It is sometimes said that the type of relationship a person has with his father will have an effect on his perception of God. I suspect the same is true of how one views authority more generally.
When I entered Florida State University in 1988, one of my first courses was an honors section in American literature. For the first time in my relatively sheltered life, I absorbed the liberal jeremiad against the white male.
Regardless of the collective merit of that case (I suspect the problem has much to do with human beings and power and less to do with white males specifically), I kept thinking of my own father. Did what I was hearing square with my own experience of the white male who had authority over me?
It did not. As a professor today, I realize that what I did in class was a bit silly, but one day I’d had enough and held up my hand to be recognized. When called upon, I explained that my father was one heck of a great guy and defied the constant negative stereotype I was hearing. I’m sure I convinced no one as the reasoning from the specific to defy the general is not always meaningful.
But the greater point is this. My father’s love and leading in my life caused me to respect him and to want to defend him and others like him. He was (and is) a hard working man, a tremendous solver of problems, an extraordinarily smart individual, and a patient person. In addition, he gave generously of his time. How many hours did he spend catching balls I threw as hard as I could? How many of those did he catch on a ricochet to the chin which bounced up from the ground as I pitched to him crouched in the catcher’s position? What good thing did I ever ask for that he withheld?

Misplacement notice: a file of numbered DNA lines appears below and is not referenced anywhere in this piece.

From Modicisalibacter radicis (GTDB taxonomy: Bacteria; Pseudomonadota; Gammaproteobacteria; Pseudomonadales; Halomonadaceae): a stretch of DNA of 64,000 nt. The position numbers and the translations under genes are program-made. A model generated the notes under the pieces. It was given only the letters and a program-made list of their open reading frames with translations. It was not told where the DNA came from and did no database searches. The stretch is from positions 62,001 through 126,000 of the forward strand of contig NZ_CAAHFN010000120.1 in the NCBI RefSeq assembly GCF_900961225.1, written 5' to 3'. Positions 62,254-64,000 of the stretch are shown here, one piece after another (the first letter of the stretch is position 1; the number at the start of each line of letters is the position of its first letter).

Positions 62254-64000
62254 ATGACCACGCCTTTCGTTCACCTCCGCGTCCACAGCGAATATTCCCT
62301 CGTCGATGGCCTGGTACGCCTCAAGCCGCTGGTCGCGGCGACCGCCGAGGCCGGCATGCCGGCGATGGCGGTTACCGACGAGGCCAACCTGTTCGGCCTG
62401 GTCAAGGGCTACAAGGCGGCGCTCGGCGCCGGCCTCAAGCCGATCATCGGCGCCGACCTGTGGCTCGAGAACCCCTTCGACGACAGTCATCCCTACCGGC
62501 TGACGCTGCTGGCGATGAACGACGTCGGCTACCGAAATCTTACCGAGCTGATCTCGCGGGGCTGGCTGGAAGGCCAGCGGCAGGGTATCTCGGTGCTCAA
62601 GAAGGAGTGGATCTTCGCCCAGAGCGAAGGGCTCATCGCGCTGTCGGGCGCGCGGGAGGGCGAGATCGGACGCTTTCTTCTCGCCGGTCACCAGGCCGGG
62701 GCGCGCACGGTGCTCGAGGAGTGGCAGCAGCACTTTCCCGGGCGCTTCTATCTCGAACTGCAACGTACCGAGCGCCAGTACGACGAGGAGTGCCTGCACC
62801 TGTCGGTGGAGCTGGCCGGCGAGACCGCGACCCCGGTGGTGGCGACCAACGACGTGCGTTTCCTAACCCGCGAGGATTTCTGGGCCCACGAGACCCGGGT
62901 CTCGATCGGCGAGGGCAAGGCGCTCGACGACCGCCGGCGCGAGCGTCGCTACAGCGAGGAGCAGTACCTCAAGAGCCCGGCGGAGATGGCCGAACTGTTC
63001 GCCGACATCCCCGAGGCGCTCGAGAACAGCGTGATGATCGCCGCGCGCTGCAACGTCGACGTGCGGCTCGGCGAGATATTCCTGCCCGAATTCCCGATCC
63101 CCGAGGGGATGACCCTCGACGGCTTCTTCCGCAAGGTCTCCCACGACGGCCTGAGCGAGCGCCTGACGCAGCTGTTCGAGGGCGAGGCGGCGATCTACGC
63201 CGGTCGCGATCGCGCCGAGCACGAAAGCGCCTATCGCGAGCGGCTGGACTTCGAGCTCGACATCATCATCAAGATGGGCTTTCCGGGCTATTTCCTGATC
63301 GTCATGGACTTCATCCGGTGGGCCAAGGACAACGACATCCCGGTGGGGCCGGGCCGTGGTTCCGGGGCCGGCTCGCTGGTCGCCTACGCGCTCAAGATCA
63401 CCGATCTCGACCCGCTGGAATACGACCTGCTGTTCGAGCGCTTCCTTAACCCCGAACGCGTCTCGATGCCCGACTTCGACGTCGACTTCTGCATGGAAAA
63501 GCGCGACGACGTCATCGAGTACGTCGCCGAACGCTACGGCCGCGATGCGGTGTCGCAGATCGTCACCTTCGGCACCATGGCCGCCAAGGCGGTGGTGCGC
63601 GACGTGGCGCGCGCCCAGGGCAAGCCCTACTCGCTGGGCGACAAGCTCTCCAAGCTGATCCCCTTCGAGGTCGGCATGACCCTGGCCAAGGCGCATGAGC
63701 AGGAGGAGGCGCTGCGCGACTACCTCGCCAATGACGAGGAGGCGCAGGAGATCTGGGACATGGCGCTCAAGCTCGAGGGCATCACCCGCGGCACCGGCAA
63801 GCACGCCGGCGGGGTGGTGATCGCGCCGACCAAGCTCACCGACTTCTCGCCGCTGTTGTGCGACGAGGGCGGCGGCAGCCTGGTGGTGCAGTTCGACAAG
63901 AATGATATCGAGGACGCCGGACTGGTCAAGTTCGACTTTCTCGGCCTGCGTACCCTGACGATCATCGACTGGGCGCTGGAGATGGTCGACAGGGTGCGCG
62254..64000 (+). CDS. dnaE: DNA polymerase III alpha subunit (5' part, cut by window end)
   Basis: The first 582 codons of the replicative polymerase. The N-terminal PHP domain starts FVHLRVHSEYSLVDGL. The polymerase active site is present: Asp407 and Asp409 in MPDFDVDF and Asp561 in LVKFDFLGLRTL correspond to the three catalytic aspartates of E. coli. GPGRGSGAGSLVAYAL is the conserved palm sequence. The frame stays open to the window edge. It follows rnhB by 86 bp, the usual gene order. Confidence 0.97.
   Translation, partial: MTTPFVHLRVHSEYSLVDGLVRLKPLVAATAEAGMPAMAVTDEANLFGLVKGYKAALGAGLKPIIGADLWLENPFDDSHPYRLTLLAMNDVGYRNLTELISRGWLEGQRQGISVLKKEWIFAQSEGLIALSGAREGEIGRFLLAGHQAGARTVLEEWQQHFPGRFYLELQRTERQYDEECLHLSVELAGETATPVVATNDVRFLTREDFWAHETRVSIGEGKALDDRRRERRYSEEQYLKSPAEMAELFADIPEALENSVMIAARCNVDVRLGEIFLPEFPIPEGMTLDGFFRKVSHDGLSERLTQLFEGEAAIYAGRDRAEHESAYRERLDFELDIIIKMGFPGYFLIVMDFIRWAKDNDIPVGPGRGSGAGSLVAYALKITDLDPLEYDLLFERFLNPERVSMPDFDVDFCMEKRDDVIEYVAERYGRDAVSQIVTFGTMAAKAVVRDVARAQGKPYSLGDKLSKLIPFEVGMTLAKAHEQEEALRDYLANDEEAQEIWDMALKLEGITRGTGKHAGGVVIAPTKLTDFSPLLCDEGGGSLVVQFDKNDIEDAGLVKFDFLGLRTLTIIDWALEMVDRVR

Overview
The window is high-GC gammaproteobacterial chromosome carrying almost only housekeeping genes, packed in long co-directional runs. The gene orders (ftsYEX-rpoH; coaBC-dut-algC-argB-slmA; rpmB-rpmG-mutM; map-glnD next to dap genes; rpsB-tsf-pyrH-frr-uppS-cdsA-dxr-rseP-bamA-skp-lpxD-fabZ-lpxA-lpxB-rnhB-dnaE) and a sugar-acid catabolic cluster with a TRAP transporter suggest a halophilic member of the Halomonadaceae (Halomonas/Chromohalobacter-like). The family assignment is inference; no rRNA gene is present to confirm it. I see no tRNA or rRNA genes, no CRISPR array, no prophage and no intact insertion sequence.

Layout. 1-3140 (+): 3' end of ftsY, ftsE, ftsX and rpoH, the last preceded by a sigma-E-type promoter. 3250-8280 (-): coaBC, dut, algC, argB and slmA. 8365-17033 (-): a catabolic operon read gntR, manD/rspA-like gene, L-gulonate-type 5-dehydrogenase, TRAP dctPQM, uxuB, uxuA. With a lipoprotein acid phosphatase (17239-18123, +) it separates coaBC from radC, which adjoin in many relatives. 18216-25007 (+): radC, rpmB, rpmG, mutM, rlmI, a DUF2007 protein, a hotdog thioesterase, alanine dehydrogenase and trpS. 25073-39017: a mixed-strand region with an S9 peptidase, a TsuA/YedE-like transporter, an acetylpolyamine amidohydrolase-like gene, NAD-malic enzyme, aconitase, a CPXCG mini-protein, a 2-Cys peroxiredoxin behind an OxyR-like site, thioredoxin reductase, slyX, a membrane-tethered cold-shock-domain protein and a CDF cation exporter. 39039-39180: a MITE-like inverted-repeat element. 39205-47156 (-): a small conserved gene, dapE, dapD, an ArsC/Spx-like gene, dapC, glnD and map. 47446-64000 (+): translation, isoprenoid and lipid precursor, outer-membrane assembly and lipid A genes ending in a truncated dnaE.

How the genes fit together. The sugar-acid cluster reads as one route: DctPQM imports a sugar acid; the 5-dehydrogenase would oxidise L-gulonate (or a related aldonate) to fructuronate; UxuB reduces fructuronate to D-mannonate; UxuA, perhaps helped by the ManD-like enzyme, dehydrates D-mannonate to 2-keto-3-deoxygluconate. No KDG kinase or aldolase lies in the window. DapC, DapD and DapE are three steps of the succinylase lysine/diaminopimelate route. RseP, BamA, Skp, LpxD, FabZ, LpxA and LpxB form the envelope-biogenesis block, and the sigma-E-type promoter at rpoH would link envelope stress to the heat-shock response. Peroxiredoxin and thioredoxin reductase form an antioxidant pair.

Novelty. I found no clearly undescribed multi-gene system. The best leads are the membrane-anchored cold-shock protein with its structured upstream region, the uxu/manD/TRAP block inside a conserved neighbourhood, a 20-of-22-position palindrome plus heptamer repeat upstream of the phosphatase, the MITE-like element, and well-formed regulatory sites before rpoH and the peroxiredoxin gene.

Do you know what may have been my favorite times with him? There were occasionally nights when I’d been sent to bed and would wander back out to the den to find him settling in for a late movie on CBS such as a showing of The Avengers or The Nightstalker. He’d invite me to join him on the sofa. Was a boy ever happier than those times?
Well, maybe agonizing together over the awfulness of the Atlanta Braves in the late 1970′s and early 80′s. That was great, too. If they ever won or one of them was hitting .300, it felt like a tremendous victory.
When it came time for me to have a relationship with God the father, my earthly father was no impediment at all. It was easy for me to believe that I could have a heavenly father who loves me.